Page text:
Originally created 02/11/99

Golf notes: PGA Tour too hasty again in shortening Pebble Beach

PEBBLE BEACH, Calif. -- The PGA Tour would have been better off consulting Bill Murray instead of relying on another ominous weather report at Pebble Beach.

"I'd keep playing," he would have said, reprising his famous line from "Caddyshack." "I don't think the hard stuff's going to come down for quite a while yet."

And this time, he would have been right.

Lightning struck again at the AT&T Pebble Beach Pro-Am, and not just because the tournament failed to go 72 holes.

For the second time in four years, tour officials considered a soggy, sloppy course, contemplated a forecast for even more rain and decided to pull the plug.

And just like 1996, it proved to be a rash decision.

The day after the '96 tournament was canceled because only 36 holes had been played -- the first time that had happened since the 1949 Colonial -- sunshine bathed the Monterey Peninsula and Pebble Beach Golf Links was open for business.

This year's tournament ended at 2 p.m. Sunday after tour officials huddled around a hi-tech radar screen and saw a storm system that stretched all the way from Carmel Bay to the coast of Japan.

"If we had one comment from our meteorologist that said I think you will see some sunshine tomorrow, that you wouldn't have more rain, we would definitely have been trying to play more," PGA Tour tournament director Arvin Ginn said Sunday.

One problem.

Weather, especially at Pebble, is nothing like death and taxes.

On Monday, after Payne Stewart had already taken his crystal and $540,000 first-place check home to Florida, the first group teed off at 7:30 a.m. Tees dotted the fairways, a reminder of what could have been. They had been left there by David Duval, Tim Herron, Vijay Singh and everyone else who had to mark their balls when play was suspended.

By 10 a.m., about the time Stewart could have been finishing the first hole, the sun blazed through the clouds.

"I never thought I'd say this today," said Steve Wille, a senior vice president for Pebble Beach Co., "but the truth is I lost a ball in the sun."

The wind was whipping Monday, with gusts up to 30 mph, perfect conditions for a final round at Pebble Beach.

Ginn was on the phone with commissioner Tim Finchem throughout the day. He had the best information available, and the forecast gave him no reason to believe the conditions would improve by Tuesday.

But given the wild weather patterns of Pebble Beach, tour officials would have been better off waiting until Monday to make that decision. If it's still raining and the course is deemed unplayable, everyone goes home.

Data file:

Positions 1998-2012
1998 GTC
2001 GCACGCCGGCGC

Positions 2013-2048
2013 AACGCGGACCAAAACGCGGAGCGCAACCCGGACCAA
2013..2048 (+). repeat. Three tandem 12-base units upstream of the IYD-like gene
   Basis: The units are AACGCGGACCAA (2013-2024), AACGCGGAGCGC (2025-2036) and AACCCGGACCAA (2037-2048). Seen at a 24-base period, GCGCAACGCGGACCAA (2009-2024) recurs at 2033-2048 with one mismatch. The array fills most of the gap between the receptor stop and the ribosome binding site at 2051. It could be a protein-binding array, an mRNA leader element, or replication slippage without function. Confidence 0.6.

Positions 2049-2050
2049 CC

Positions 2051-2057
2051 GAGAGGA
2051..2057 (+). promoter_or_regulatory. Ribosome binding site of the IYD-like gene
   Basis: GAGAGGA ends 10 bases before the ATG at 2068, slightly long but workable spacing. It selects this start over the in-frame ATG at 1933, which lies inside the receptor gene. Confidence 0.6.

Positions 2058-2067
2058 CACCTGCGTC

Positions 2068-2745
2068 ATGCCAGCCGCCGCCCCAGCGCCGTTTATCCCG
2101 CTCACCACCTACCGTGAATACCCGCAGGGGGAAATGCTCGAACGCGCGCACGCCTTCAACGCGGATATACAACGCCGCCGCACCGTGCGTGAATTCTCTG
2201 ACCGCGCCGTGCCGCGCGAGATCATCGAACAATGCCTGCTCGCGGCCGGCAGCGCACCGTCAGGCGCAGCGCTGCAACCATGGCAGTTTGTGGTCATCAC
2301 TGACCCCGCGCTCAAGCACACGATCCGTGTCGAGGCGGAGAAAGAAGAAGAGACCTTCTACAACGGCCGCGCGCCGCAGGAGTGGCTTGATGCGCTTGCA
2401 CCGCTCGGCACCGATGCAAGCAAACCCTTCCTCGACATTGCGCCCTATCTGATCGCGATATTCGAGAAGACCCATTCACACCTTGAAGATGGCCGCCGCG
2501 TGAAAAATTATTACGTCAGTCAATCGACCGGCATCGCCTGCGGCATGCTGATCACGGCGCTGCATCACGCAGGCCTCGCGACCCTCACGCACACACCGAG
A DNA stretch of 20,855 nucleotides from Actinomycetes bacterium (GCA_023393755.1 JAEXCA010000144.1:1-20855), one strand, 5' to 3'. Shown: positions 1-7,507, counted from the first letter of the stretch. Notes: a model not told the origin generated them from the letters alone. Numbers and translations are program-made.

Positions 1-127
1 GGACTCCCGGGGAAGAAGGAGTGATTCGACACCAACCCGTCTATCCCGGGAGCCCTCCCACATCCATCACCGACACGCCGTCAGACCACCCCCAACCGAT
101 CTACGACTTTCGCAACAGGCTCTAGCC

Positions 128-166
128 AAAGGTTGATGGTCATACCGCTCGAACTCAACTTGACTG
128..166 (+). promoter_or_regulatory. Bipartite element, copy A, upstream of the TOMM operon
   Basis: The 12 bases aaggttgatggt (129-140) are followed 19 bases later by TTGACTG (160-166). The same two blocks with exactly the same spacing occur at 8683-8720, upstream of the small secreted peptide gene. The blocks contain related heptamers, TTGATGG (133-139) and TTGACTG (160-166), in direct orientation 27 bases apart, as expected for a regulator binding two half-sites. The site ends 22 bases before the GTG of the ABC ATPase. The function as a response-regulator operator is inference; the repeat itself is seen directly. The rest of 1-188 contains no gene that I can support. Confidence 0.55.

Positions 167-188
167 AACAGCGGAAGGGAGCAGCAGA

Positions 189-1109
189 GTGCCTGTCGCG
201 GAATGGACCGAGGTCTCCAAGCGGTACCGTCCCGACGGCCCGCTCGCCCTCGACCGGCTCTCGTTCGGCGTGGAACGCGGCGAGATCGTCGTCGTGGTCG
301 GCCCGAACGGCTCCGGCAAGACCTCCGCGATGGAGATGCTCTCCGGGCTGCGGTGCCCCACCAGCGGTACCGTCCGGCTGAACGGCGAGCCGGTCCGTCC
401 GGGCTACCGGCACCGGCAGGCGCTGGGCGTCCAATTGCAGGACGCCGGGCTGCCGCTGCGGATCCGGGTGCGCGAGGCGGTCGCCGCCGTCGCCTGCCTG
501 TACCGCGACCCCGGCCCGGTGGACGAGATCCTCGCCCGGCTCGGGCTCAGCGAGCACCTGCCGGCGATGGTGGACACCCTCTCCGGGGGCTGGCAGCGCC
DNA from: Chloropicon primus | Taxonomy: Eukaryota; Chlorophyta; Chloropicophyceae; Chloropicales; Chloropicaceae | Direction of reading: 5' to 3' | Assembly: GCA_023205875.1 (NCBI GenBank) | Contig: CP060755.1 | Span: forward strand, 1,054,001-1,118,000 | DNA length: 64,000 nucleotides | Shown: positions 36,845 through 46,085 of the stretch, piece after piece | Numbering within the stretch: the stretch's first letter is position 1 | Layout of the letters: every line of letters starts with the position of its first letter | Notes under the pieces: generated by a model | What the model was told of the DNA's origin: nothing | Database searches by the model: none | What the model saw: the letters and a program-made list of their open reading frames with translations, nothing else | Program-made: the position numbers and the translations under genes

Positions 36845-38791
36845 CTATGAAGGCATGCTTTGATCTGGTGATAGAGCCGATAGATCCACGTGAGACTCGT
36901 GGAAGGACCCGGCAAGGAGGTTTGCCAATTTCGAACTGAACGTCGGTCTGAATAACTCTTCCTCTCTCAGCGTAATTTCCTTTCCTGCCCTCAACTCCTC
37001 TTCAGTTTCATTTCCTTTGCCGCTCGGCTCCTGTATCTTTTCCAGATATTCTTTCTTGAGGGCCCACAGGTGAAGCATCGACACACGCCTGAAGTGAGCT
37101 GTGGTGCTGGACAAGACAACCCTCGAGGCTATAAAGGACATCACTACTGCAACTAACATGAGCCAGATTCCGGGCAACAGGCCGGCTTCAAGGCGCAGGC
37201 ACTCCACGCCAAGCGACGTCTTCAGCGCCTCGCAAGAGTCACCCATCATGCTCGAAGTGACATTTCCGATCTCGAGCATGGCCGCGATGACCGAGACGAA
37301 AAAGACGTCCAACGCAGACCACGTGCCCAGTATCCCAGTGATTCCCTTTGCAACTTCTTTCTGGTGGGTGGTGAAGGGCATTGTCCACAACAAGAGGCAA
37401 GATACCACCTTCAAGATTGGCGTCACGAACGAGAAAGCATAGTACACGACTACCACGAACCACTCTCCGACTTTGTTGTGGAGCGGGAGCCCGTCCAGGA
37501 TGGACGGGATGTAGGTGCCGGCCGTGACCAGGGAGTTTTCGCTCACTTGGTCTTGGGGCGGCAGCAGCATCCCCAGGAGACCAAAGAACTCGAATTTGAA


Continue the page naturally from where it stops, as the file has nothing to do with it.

MATCH PLAY UPDATE: A week ago, Rocco Mediate moved from 111th to 57th in the World Ranking by winning the Phoenix Open. Craig Stadler's third-place finish at Pebble Beach moved him from 70th to 59th.

This is the final week to qualify for the $5 million Andersen Consulting Match Play Championship by being ranked in the top 64.

As for the possibility of a Tiger Woods-Nick Faldo match in the first round, that's still a possibility.

Woods narrowly kept the top spot over Duval and is playing this week in San Diego. And although Faldo slipped a notch to No. 65, he still could get in. PGA Tour sources say No. 14 Jumbo Ozaki has decided not to come to La Costa (big surprise), meaning that No. 65 would play No. 1 in the first round.

BACK OFF, CADDIES: In recent years, the practice of caddies standing behind players to make certain they are properly aligned has become more prevalent. TV viewers and gallery members often express surprise that the practice is allowed. Apparently, the U.S. Golf Association has wondered the same thing.

During its annual meeting last weekend, the USGA proposed a ban on caddie aligning. If the USGA rules committee and the Royal & Ancient Golf Club of St. Andrews ratify the proposal, it will go into effect Jan. 1, 2000.

The USGA, while electing president Morgan "Buzz" Taylor to a second term, also proposed that players be allowed to remove stones and rocks from bunkers without penalty.

NOTES: One of the amateurs in the Buick Invitational field is Tim Mickelson, who attends Oregon State. Big brother Phil made his PGA Tour debut in the same tournament as a teen-ager. ... Golfweek magazine has a new college golf ranking from statistics whiz Jeff Sagarin, who football power ranking was part of the Bowl Championship Series formula. Clemson, with Augusta's John Engler among the staters, is No. in men's golf, while Duke leads the women's list. ... There's a new website for junior golfers. Among other things, www.juniorgolf.com, provides the most comprehensive listings of junior tournaments and results, golf camps and a director of junior associations.


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